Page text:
Latest news on synthetic drugs - February 2019

February 2019 – UNODC: Most new psychoactive substances are stimulants and synthetic cannabinoid receptor agonists, however opioids are on the rise

With 36 per cent, substances with stimulant effects constitute the largest proportion of new psychoactive substances (NPS) reported to UNODC until December 2018, followed by synthetic cannabinoid receptor agonists (30 per cent) and classic hallucinogens (15 per cent). While smaller effect groups such as dissociatives and sedatives/hypnotics are remaining stable at 3 per cent, the number of opioids almost doubled in the course of 2018 to reach 62 different opioids or 7 per cent of all substances registered in the system as of December 2018. The growing importance of synthetic opioids is also reflected in the current opioid crisis.

Five synthetic opioids were reviewed by WHO in 2018 and received a recommendation to be placed under international control – a decision the Commission on Narcotic Drugs may take at their upcoming meeting from 14 to 22 March 2019.

Figure 1: Proportion of new psychoactive substances, by psychoactive effect group, as of December 2018

Source: UNODC Early Warning Advisory on new psychoactive substances.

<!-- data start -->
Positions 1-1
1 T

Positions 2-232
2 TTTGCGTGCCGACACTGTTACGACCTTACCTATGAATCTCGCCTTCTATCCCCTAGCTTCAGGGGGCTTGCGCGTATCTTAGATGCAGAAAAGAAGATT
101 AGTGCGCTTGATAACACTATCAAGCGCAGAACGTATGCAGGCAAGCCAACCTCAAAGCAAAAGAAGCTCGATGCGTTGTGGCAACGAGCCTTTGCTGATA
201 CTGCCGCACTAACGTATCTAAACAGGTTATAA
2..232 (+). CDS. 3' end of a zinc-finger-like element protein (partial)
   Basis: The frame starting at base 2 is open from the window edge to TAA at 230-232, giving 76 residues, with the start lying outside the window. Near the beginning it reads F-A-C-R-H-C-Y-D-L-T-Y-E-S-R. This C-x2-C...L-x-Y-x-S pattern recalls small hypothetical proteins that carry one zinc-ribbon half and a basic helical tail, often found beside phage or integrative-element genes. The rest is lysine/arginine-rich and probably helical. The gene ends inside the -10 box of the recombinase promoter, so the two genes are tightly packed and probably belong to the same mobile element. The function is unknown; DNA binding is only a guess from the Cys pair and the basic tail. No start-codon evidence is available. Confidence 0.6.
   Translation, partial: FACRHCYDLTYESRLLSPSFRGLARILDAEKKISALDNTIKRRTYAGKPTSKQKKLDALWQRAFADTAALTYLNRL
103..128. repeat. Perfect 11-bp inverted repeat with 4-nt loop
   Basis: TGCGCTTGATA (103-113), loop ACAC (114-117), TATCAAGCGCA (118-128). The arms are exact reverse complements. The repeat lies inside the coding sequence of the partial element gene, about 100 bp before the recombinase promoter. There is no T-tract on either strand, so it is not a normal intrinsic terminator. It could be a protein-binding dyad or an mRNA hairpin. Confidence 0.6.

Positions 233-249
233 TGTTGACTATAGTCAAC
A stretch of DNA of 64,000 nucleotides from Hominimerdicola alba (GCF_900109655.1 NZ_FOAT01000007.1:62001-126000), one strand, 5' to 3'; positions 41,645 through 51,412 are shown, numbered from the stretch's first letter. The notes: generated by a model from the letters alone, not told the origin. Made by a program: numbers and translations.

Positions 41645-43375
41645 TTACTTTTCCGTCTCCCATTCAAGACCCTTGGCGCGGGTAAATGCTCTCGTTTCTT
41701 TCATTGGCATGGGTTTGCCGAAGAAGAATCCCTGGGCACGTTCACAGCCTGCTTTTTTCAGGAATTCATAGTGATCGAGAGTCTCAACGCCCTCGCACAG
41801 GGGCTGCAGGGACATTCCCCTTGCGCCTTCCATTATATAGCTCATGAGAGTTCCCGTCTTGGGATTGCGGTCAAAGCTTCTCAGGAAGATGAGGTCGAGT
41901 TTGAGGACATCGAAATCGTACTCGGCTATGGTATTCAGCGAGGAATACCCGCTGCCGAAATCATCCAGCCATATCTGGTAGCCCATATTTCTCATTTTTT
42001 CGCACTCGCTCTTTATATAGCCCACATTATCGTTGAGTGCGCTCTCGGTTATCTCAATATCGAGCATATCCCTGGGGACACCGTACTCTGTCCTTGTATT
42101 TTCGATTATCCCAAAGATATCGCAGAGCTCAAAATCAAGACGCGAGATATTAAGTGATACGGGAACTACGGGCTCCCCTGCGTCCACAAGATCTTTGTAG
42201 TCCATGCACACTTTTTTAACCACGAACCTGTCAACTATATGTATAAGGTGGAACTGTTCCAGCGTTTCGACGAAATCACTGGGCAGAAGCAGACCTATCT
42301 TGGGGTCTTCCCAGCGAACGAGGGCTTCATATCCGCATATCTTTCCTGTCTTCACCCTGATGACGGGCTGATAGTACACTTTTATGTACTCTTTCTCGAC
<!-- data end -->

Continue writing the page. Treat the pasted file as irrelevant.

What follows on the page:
Note: The analysis of the pharmacological effects comprises NPS registered up to December 2018. Plant-based substances were excluded from the analysis as they usually contain a large number of different substances, some of which may not have been known and whose effects and interactions are not fully understood.

For more information please see:

UNODC’s response to the opioid crisis

UNODC Early Warning Advisory news on NPS of November 2018:


February 2019 – UNODC: Almost 900 NPS reported to UNODC from 119 countries and territories

New psychoactive substances (NPS) have become a global phenomenon with 119 countries and territories from all regions of the world having reported one or more NPS. From 2009 up to December 2018, 892 different substances have been reported to the UNODC Early Warning Advisory (EWA) on NPS by Governments, laboratories and partner organisations.

The global NPS market continues to be characterized by the emergence of large numbers of new substances belonging to diverse chemical groups. Until 2015, the number of different NPS reported each year increased year on year but has since then shown signs of stabilization, albeit at a high level (see Figure 1).

Figure 1: Number of different NPS reported each year, 2009-2017

Note: Plant-based substances are displayed in the graph, but their pharmacological effects are not included in the analysis as they usually contain a large number of different substances with various effects.